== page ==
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Welfare State

The Welfare State was the result of the William Beveridge Report in 1942, which identified five 'Giant Evils' in society: squalor, ignorance, want, idleness and disease.

A series of changes was put in place to deal with these 'Giant Evils' after the Second World War. The changes meant that the government recognised the responsibility to care for the people of Britain 'from the cradle to the grave' (some prefer 'from the womb to the tomb'!). The Welfare State was a commitment to health (in 1948 was created the National Health Service), education, employment and social security.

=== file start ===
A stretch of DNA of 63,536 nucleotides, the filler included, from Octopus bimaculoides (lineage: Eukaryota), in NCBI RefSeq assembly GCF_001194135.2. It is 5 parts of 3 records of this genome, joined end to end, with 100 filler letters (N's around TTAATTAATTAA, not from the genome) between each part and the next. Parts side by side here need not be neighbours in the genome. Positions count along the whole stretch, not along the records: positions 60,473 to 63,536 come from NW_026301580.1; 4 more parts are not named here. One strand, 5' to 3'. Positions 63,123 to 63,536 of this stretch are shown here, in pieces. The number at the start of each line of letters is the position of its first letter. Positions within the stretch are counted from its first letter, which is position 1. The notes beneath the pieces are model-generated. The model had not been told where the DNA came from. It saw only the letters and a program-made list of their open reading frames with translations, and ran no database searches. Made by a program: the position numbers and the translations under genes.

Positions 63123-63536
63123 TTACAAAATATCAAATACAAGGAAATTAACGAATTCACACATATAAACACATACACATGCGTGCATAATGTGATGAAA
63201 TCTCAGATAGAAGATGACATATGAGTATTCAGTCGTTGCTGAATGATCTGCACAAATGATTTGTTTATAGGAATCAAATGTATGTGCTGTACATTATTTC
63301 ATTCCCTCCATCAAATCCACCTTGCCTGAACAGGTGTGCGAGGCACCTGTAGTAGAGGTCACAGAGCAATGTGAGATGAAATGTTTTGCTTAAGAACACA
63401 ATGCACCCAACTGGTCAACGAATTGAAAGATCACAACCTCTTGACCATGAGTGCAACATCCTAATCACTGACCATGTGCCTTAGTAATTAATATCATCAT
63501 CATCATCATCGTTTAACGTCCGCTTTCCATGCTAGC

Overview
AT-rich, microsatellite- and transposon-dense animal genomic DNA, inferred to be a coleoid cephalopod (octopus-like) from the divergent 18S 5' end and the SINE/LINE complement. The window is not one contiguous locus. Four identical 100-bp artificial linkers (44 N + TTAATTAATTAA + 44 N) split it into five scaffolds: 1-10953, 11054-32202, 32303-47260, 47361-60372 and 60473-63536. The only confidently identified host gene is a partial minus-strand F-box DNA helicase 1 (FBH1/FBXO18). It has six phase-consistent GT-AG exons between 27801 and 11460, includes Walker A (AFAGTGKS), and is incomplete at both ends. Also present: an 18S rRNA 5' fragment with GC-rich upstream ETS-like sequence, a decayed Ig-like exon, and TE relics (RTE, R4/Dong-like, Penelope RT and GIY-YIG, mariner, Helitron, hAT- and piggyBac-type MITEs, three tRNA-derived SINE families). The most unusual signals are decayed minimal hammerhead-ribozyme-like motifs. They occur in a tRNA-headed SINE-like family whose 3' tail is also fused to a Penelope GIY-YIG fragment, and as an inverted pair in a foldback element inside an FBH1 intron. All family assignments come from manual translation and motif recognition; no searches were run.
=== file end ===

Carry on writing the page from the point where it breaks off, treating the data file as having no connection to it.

The classic Welfare State period lasted from approximately 1945 to the 1970s, although many features of it remain today. The British Welfare State is unique in that everyone has free access to a family doctor and most people get free medical prescriptions and treatment.

Since the 1980s the government has begun to reduce some provision: for example, free eye tests for all have now been stopped and prescription charges for drugs have constantly risen since they were first introduced in 1951. Providing a Welfare State is still a basic principle of government policy in Britain today.

See also


Welfare State[?] are a UK based performance art theatre group.



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